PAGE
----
“There are different rules, you just need to play by them,” he said.
Meanwhile, decision-making is still slow but the state is taking concrete steps – ZED Mariel and the 2014 legislation, for instance – to speed up the process.
“There are opportunities in Cuba and the opportunity is potentially very significant because there are a very limited number of other foreign companies and no US companies,” Bennett told FoodNavigator-LATAM. “Challenges [can come from] working through new projects that have never been done before in that economy and dealing with the US embargo.”
Larger companies may have concerns about the US attitude to Cuba and whether links to the communist country exposes them to problems regarding finance and banking, Bennett said.
Italian company Farma Venda, for instance, has been in Cuba for over 40 years, supporting food and pharma factories including Prodal's sausage plant and Labiofam yogurt plant. Its managing director told Prensa Latina last year it was forced to change some of its suppliers to companies with no commercial interests in the US. Despite such difficulties, doing business in the Caribbean country has been a positive experience overall, she said.
There are already international food and drink companies in Cuba.
Pernod Ricard, Spain's Profood Service, and Mexico's Richmeat have a presence there while Unilever manufactures cleaning products in ZED Mariel.
This month, Slovakian financial group Proxenta announced a 25-year joint venture with Confitería Caibarién to produce sweets, biscuits and other baked goods in Cuba and renovate an existing factory. Once in operation, the 8,620m² plant will produce around 10,000 tons of sweets, replacing 83% of the country's imports.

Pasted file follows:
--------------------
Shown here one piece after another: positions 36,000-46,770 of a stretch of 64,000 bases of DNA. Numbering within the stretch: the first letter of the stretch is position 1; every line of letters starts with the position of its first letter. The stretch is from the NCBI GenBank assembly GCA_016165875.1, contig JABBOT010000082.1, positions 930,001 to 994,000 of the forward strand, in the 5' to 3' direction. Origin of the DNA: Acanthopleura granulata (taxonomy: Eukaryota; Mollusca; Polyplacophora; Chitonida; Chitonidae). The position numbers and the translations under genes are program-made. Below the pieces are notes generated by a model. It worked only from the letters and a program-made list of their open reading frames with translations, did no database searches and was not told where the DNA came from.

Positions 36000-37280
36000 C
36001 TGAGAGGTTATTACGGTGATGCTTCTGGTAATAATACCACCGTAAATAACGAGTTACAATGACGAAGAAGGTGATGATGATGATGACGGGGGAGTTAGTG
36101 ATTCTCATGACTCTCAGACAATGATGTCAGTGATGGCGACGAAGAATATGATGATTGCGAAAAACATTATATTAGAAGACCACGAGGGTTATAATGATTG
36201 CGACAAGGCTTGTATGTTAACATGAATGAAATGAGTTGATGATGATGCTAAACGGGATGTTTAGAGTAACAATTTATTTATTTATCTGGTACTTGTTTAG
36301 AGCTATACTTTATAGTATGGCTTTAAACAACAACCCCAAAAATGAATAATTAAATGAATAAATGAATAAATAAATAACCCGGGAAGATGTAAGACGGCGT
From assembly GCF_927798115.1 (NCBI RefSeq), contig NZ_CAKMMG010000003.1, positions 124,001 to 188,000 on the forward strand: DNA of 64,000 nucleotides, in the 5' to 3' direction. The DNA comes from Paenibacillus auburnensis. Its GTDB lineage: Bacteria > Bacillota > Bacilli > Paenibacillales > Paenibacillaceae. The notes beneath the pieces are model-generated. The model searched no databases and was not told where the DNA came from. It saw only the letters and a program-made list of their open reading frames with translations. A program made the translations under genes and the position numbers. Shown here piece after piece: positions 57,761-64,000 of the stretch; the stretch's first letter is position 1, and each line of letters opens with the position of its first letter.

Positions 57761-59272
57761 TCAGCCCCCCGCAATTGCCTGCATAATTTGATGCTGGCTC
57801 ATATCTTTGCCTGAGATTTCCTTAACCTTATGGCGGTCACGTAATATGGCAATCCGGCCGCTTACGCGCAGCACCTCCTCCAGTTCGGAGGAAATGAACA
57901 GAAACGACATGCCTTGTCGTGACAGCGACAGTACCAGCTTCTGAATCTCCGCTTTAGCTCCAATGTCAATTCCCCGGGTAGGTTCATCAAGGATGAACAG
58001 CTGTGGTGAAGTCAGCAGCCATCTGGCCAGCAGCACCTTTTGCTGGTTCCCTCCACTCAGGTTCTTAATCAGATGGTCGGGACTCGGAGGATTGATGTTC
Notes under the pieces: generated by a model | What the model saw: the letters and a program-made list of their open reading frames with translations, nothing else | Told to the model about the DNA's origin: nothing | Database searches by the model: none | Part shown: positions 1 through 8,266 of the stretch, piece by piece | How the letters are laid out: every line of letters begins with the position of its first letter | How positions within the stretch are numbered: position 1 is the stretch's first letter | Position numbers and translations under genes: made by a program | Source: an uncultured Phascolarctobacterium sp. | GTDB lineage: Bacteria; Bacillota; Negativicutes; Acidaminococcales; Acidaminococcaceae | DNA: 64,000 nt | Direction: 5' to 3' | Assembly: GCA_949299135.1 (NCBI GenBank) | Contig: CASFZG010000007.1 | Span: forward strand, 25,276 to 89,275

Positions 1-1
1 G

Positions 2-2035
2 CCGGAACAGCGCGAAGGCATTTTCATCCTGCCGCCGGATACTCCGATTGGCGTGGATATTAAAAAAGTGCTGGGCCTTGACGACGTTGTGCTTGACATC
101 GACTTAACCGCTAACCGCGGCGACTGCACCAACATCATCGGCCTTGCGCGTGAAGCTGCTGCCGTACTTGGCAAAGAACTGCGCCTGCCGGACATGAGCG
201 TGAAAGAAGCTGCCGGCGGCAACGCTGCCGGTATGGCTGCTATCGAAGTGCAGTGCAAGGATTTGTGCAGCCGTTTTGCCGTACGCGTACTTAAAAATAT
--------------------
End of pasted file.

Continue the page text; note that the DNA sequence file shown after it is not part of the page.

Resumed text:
In 2017, Nestlé announced a US $55 million investment to build a new factory in ZED Mariel to make Nescafé, cereals, Nesquik and Maggi products. The Swiss processed food giant operates in Cuba under the company Nescor, a joint venture with Corporación Alimentaria (COLRASA).
Created in 1995 specifically to be a shareholder in foreign food companies, CORALSA has experience manufacturing products such as meat, ice cream, flour, beer, soft drinks, and chocolate.
From Cuba with love
Balancing its trade deficit is a priority for Cuba, which has been affected by the economic collapse of Venezuela, its long-term strategic partner.
Cuba also has a significant food import bill.
Despite the longstanding embargo, it is dependent on the US for many goods. US farmers lobbied hard for the inclusion of a special provision (TSRA) which, since 2000, has allowed them to sell agricultural goods in Cuba while continuing to block Cuban goods coming into the US.
Bennett describes it as “a very lucrative market” for US farmers – since 2000 they have exported nearly US$5 billion worth of goods to Cuba, according to the United States’ Department of Agriculture (USDA) – and “a peculiar […] and uncomfortable position” for Cubans. The Cuban government is keen to reduce this reliance.
An end to the US embargo in the near future is unlikely, according to Bennett, but Cuba would find “a natural export market” in the rest of Latin America.
Since 1995, the Caribbean Council has run The Cuba Initiative, a two-way trade and investment chamber between the UK and Cuba.
In June 2019, The Cuba Initiative is taking a high-level delegation of UK businesses to Cuba to explore foreign investment opportunities there. Companies from any sector and of any size are welcome.
“There is lots of information out there that doesn’t give the full picture so we work closely with Cuban government and embassy, and companies to advise them on opportunities,” said Bennett.